"There are political, legal and economic consequences that are going to hit the state," said Grijalva, who has received death threats since speaking out against the law. "The disgust goes across state lines."

The concern about the law crossed international borders, with a travel warning posted by the Mexican government Tuesday. The post, on the Mexican Foreign Relations Ministry website, urged Mexican citizens to be careful in Arizona and to expect harassment and questioning.

Arizona immigration law: painful lessons from Oklahoma. Arizona may soon regret its new immigration law. Oklahoma passed a similar law in 2007 that deeply hurt its people and economy.

In late 2007, Oklahoma legislators enacted what was then the nation’s toughest anti-immigrant law. Mere months later, state Sen. Harry Coates – the only Republican legislator to vote against the measure – said, “You really have to work hard at it to destroy our state’s economy, but we found a way. We ran off the workforce.”

Perhaps the only upside of Arizona’s new, even harsher anti-immigrant legislation is for Oklahoma, where immigrants and citizens may flee as Arizona’s economy crumbles in the aftermath of its hateful legislative action.

Oklahoma HB 1804, passed in November 2007, cut off undocumented immigrants from state services and made it a crime for anyone, including citizens, to provide transport or assistance to undocumented immigrants.

One study suggests the bill led to an estimated 50,000 people fleeing Oklahoma and a 1.3 percent drop in economic output statewide. As a result, Oklahoma may well have incurred $1.8 billion in economic losses, just as it, like the rest of the nation, was bracing for recession.

That’s a steep price to pay for what even some proponents of the law have acknowledged is a rarely enforced, mostly symbolic measure that has the primary impact of creating a “culture of fear” for the state’s Latino community, both legal and nonlegal residents, causing not only economic harm but psychological pain as well.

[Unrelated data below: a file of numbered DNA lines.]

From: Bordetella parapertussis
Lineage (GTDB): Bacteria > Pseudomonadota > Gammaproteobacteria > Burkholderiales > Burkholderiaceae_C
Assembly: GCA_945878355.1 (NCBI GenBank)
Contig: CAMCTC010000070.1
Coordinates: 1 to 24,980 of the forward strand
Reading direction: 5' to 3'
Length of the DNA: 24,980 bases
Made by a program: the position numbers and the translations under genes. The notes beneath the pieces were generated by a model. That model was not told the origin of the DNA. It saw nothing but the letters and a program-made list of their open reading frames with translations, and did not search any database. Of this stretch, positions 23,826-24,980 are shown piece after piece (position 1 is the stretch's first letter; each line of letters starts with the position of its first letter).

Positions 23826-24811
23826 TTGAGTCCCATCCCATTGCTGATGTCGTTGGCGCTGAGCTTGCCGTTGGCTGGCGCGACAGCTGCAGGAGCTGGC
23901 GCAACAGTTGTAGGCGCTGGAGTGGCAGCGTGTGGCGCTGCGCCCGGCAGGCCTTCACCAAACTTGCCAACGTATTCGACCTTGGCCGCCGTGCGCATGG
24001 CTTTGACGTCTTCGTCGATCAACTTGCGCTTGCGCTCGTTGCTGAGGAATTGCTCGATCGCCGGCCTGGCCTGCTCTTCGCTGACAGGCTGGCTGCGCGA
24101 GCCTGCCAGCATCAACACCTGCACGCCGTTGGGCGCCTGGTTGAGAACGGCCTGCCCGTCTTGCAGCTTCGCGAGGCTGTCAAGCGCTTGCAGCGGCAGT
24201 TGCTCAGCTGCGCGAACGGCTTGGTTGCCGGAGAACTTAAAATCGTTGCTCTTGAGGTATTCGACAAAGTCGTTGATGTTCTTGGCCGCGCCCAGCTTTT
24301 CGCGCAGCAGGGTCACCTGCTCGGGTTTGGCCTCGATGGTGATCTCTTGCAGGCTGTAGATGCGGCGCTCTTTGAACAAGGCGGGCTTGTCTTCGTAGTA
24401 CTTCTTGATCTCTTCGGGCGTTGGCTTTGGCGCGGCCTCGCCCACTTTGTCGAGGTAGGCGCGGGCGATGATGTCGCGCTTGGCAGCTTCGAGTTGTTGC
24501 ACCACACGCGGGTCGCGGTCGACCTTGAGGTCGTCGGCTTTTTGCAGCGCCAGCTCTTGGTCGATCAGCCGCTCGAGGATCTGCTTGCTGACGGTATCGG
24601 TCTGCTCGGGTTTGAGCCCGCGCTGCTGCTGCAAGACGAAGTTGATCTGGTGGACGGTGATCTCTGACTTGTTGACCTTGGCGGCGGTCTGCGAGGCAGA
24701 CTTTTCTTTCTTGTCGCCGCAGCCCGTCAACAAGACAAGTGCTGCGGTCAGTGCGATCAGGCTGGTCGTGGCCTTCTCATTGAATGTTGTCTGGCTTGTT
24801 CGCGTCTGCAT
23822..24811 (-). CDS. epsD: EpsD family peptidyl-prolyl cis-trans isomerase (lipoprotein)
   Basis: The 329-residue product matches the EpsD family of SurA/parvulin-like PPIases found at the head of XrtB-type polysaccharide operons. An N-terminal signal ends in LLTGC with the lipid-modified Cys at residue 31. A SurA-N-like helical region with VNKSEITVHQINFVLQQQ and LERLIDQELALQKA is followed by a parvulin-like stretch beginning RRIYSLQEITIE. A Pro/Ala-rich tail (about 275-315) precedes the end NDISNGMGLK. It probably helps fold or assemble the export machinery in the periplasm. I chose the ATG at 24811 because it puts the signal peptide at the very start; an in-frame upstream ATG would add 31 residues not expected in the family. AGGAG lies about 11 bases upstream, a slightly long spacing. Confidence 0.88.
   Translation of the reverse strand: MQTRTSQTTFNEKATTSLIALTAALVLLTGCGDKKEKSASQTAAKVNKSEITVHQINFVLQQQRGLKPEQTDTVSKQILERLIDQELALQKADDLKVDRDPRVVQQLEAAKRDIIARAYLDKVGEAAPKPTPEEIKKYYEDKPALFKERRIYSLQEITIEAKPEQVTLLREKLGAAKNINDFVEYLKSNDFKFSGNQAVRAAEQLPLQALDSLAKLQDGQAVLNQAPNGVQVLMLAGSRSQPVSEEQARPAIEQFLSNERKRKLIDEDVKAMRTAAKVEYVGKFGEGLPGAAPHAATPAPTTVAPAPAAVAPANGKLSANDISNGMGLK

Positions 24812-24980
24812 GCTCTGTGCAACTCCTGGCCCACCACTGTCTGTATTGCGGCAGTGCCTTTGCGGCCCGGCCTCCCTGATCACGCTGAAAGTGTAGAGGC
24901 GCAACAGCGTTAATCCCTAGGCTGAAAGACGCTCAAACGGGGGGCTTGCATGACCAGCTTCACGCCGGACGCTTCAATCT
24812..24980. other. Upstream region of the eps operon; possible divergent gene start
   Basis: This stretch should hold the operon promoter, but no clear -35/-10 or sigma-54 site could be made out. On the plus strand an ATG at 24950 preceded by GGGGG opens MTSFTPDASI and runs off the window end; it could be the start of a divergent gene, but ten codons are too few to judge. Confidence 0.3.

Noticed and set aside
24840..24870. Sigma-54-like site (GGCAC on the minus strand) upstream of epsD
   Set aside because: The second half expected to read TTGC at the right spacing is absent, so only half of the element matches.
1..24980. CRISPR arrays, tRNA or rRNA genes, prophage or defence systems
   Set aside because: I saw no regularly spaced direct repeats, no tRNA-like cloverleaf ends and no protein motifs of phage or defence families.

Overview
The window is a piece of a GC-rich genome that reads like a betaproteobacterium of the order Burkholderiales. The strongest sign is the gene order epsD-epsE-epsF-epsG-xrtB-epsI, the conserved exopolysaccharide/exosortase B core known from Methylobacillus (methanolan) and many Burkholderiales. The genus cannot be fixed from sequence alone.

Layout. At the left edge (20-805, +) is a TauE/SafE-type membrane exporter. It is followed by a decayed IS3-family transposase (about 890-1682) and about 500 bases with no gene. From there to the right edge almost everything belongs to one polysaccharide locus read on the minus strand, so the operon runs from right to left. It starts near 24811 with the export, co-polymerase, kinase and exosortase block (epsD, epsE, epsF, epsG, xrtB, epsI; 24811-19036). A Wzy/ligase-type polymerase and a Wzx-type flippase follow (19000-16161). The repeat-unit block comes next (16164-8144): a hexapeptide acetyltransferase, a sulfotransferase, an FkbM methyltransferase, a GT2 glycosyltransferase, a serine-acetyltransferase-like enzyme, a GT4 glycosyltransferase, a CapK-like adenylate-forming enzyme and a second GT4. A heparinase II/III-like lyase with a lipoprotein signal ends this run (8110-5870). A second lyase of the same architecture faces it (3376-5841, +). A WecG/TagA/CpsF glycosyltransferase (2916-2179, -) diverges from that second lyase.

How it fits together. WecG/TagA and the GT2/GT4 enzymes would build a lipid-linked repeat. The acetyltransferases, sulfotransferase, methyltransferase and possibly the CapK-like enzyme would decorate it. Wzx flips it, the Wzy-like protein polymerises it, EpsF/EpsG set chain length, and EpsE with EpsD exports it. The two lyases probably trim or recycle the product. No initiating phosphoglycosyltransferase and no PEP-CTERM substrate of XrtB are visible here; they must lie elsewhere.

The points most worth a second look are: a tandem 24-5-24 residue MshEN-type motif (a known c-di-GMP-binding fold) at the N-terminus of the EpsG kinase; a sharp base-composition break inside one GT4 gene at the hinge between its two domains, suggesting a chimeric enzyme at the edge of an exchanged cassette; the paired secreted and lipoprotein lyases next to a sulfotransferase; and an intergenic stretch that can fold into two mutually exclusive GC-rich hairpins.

It is this culture of fear that connects Oklahoma and Arizona. Both are states littered with crumbling farms and factories and aging populations who feel that any prospect of prosperity is passing them by.

But instead of building a 21st century global economy that works for everyone, Oklahoma and Arizona imagine that kicking out new immigrants will somehow turn the clock back 30 or 40 years, to some heyday that never really existed but, more to the point, could never exist again in our current context.

Immigrants who are stimulating our economy now come from Mexico and the Philippines, not Germany and Poland. Our greatest economic prospects lie in information technology, not corn or manufacturing. Exurbs and urban renewal lure young people to the coasts more than ever. But the reality is, that is nothing new.

Forty years ago, folks in Arizona and Oklahoma were complaining that the immigrants weren’t Irish or Scandinavian, and Tucson and Oklahoma City were luring kids from the countryside. Change is unavoidable. What we can avoid is reacting with irrational fear and scapegoating and hate.

Arizona’s new law will undoubtedly cause even greater economic losses in that state, given that it’s not only harsher, but Arizona has a larger immigrant population and the law is receiving greater national scrutiny. Kristen Jarnagin, spokesperson for the Arizona Hotel & Lodging Association, noted that the state’s significant tourism industry “is certain to experience the unintended consequences of the economic backlash” from the passage of the new law, SB 1070. Already, immigrant rights groups and allies are calling for boycotts of the state.